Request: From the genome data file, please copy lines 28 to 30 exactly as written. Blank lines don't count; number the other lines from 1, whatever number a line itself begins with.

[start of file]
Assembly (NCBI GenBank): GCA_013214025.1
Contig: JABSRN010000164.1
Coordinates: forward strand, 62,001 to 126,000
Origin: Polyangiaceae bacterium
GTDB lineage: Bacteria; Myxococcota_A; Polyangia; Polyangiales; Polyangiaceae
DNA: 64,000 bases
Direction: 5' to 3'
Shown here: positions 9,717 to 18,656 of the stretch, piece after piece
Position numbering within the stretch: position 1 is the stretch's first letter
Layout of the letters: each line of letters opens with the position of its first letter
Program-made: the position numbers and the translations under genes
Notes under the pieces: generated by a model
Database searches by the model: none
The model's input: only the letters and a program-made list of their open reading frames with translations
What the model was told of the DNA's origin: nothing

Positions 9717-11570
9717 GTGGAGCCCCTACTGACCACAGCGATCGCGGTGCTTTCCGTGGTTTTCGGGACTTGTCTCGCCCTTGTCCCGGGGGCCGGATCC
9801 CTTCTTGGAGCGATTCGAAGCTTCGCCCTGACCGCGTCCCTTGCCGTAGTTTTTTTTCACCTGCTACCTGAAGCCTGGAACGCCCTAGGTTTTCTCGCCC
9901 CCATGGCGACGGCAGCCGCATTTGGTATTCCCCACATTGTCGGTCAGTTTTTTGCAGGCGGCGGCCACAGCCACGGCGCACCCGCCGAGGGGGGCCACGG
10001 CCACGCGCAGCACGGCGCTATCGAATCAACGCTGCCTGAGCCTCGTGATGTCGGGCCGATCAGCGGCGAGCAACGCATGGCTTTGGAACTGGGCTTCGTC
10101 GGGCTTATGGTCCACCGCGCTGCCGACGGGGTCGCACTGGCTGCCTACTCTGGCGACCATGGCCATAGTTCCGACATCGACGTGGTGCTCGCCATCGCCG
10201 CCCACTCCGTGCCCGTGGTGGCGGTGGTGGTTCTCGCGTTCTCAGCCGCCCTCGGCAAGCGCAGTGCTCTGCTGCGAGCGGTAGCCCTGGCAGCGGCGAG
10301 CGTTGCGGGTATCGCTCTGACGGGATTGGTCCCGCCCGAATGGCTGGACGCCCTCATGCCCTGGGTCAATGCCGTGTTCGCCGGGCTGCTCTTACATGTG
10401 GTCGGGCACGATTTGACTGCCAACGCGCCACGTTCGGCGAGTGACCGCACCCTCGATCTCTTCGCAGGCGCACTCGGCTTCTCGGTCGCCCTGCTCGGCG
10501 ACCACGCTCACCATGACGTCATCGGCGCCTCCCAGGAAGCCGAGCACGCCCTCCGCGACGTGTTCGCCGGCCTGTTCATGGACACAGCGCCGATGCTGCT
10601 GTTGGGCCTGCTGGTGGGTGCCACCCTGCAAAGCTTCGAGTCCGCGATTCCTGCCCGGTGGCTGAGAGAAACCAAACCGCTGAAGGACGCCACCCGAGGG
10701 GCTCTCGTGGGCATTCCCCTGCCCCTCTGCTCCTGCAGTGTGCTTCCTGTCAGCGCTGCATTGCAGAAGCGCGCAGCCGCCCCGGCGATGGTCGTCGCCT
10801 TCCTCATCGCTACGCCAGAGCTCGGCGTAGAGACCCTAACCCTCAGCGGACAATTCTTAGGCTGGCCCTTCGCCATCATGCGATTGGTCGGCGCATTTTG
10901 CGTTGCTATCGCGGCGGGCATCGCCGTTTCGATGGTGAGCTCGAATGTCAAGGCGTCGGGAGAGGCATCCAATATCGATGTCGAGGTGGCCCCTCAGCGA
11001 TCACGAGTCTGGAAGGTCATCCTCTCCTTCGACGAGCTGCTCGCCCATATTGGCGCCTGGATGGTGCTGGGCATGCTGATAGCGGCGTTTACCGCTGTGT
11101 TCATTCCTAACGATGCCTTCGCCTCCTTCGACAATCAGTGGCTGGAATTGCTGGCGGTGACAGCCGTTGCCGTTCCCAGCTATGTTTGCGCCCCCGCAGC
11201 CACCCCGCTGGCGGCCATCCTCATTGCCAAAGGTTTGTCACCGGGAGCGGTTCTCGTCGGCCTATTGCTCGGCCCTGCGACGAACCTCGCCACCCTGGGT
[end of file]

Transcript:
10801 TCCTCATCGCTACGCCAGAGCTCGGCGTAGAGACCCTAACCCTCAGCGGACAATTCTTAGGCTGGCCCTTCGCCATCATGCGATTGGTCGGCGCATTTTG
10901 CGTTGCTATCGCGGCGGGCATCGCCGTTTCGATGGTGAGCTCGAATGTCAAGGCGTCGGGAGAGGCATCCAATATCGATGTCGAGGTGGCCCCTCAGCGA
11001 TCACGAGTCTGGAAGGTCATCCTCTCCTTCGACGAGCTGCTCGCCCATATTGGCGCCTGGATGGTGCTGGGCATGCTGATAGCGGCGTTTACCGCTGTGT